Educators of the use of textbook with a keen

Educators and researchers share the view thatprovision of textbooks in schools in developing countries is closely linked tothe achievement level among learners: ‘Students do better on tests when thereare textbooks in the classroom’ (Heyneman et al. (1978), Fuller (1987) andClarke (1993). Yet, there is very little known how these textbooks are beingutilized in the classroom to support active learning. Despitethe fact that textbooks are a staple in almost every ESL class, it issurprising that limited investigation has been conducted in terms of how andwhy materials are selected by the teachers. One reason could be that in 21stcentury communicative teaching experts who advocate and advice on the use oftextbooks may seem out of step with the socio-constructivist teachingmethodologies. Yet, regardless of how great an emphasis is placed on the use ofauthentic materials, teachers frequently do not have the additional time, orthe administrative support, to adapt all the necessary materials for theirclasses.

ESL textbooks have a significant role to play inlanguage learning, however textbook teaching needs to be supported by otherrelevant authentic materials. There is an ongoing debate throughout the ELTprofession on the relevance of using diverse teaching materials in English as aSecond Language classroom. Some issues of consequence have emerged in recentyears regarding textbook design and practicality of the use of textbook with akeen discussion on methodological validity. Use of textbooks need to be innovativeand there needs to be an authentic representation of language, course content,gender representation and cultural features of the language.  Why Teachers Use Textbooks? When investigating the textbook selection, it isimportant to contemplate why teachers use textbooks and how have they becomethe central focus of so many classrooms? Use of textbooks in teaching English as a secondlanguage plays a crucial role in language teaching and learning and isconsidered to be the second important factor in the second/foreign languageclassroom compared to the teacher. As Hutchinson and Torres (1994) suggest, ‘Thetextbook is an almost universal element of English language teaching.Millions of copies are sold every year, and numerous aid projects have been setup to produce them in various countries…No teaching-learning situation, itseems, is complete until it has its relevant textbook’ (p.315).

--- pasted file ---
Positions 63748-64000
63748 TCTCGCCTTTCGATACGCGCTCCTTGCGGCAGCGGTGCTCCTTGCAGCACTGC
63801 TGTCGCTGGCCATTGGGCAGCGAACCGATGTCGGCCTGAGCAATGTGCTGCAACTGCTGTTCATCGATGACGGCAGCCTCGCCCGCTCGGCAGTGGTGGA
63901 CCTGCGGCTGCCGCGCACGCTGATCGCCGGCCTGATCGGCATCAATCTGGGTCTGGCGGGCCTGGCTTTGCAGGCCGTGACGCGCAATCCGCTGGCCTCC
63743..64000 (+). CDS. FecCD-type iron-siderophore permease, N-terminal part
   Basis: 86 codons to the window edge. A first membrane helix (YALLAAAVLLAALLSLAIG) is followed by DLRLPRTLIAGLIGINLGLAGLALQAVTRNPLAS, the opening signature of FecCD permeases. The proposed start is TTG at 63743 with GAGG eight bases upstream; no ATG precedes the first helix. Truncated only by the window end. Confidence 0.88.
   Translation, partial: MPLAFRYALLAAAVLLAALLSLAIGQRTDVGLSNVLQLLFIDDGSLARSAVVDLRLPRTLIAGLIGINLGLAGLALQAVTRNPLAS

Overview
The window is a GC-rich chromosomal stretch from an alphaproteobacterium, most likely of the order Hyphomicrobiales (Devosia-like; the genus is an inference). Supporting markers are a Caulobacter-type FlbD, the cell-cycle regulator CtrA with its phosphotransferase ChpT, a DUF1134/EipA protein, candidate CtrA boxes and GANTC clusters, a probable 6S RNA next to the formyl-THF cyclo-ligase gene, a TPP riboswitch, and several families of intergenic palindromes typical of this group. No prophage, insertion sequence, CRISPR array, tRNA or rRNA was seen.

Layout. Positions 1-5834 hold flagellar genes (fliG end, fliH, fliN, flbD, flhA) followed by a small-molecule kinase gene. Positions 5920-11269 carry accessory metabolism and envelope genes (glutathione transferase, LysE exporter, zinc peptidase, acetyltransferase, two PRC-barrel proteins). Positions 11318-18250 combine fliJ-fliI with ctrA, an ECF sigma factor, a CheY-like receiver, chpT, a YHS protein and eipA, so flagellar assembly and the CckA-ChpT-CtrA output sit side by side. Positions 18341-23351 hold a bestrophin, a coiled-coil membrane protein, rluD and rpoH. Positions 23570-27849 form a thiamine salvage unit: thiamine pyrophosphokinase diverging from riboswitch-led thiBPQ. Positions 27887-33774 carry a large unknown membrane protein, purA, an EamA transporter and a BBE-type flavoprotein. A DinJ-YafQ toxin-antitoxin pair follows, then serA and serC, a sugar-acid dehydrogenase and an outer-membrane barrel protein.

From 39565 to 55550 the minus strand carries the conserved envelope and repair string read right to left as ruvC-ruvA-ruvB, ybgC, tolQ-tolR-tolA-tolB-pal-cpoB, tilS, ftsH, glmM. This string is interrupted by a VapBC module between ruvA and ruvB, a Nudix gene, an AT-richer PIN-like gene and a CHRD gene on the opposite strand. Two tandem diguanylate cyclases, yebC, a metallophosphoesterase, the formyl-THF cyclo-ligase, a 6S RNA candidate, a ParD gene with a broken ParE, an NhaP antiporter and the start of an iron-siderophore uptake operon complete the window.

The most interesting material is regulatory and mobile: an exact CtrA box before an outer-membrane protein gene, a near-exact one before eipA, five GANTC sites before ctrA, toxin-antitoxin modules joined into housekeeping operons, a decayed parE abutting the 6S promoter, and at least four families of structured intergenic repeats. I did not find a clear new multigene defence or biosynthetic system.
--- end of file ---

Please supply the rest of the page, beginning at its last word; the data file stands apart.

Haycroft (1998) indicates that there are manyadvantages of using textbooks in an ESL classroom; they are without doubt anessential tool for teachers and students as progress and ongoing achievementcan be measured against the assessment objectives. O’Neill (1982) suggests thattextbooks are sensitive to students’ needs, even if they are not madespecifically for them, they are efficient in terms of time and money, and theyshould allow for adaptation and improvisation. An advantage highlighted byCunningsworth (1995) is the ‘potential that textbooks have for servingadditional roles within the ELT program’. He argues that they are a good sourcefor independent learning, a convenient resource for the presentation ofconcepts and activities, a good reference point for students.

Hutchinson andTorres (1994) have pointed out that textbooks play a key role in supportinglanguage learning. They conclude that textbooks provide teachers with thescaffolding to structure their own activities, promoting creativity and diverseteaching strategies. Sheldon (1988) identifiedthree main reasons he believes textbooks are so heavily utilized. Firstly,developing the classroom materials from scratch is an arduous task for theteachers.

Secondly, marking and planning takes central focus in the teachingprocess and is time-consuming, therefore limiting teacher time to develop newmaterials. Thirdly, external pressures restrict many teachers. It is arealistic reflection of the strains teachers feel and using a textbook is oneof the most efficient and readily available ways in which to combat theseobstacles.

On one hand, use of textbook lessens preparation time and on theother provides ready-made activities, and concrete samples of classroomprogress through which management/administrators can be satisfied. However, there are other less positive reasons fortextbook use. Often, instead of selecting course books that fulfill the goalsof the curriculum, “An approved textbook may easily become the curriculumin the classroom” (Lamie, 1999).

Anytime a teacher permits this to occurit is unfortunate because the learners’ needs and learners’ wants are defeatedin favor of the restricted prospects of the text. As Cunningsworth asserts”course materials for English should be seen as teacher’s servant and nothis master” {p.15, 1984} which leads to the issue of how texts are orshould be used in a classroom.